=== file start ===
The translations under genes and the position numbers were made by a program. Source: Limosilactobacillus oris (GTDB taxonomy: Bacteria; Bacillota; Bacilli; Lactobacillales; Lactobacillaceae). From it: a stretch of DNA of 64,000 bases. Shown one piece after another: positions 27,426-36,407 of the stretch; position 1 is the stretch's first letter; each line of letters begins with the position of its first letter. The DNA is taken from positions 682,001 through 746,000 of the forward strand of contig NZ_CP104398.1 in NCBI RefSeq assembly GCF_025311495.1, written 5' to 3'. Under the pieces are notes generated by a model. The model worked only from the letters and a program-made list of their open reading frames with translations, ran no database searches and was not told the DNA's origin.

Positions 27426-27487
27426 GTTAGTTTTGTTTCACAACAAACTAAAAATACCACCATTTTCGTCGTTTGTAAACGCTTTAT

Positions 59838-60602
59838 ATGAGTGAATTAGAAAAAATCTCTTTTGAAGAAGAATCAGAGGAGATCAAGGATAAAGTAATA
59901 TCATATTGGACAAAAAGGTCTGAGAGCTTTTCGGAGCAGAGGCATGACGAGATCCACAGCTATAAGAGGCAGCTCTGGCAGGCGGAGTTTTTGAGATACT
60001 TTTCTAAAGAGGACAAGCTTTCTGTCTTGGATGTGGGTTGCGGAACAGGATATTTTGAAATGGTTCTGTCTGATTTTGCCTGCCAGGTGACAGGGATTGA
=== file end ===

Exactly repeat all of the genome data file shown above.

The translations under genes and the position numbers were made by a program. Source: Limosilactobacillus oris (GTDB taxonomy: Bacteria; Bacillota; Bacilli; Lactobacillales; Lactobacillaceae). From it: a stretch of DNA of 64,000 bases. Shown one piece after another: positions 27,426-36,407 of the stretch; position 1 is the stretch's first letter; each line of letters begins with the position of its first letter. The DNA is taken from positions 682,001 through 746,000 of the forward strand of contig NZ_CP104398.1 in NCBI RefSeq assembly GCF_025311495.1, written 5' to 3'. Under the pieces are notes generated by a model. The model worked only from the letters and a program-made list of their open reading frames with translations, ran no database searches and was not told the DNA's origin.

Positions 27426-27487
27426 GTTAGTTTTGTTTCACAACAAACTAAAAATACCACCATTTTCGTCGTTTGTAAACGCTTTAT

Positions 59838-60602
59838 ATGAGTGAATTAGAAAAAATCTCTTTTGAAGAAGAATCAGAGGAGATCAAGGATAAAGTAATA
59901 TCATATTGGACAAAAAGGTCTGAGAGCTTTTCGGAGCAGAGGCATGACGAGATCCACAGCTATAAGAGGCAGCTCTGGCAGGCGGAGTTTTTGAGATACT
60001 TTTCTAAAGAGGACAAGCTTTCTGTCTTGGATGTGGGTTGCGGAACAGGATATTTTGAAATGGTTCTGTCTGATTTTGCCTGCCAGGTGACAGGGATTGA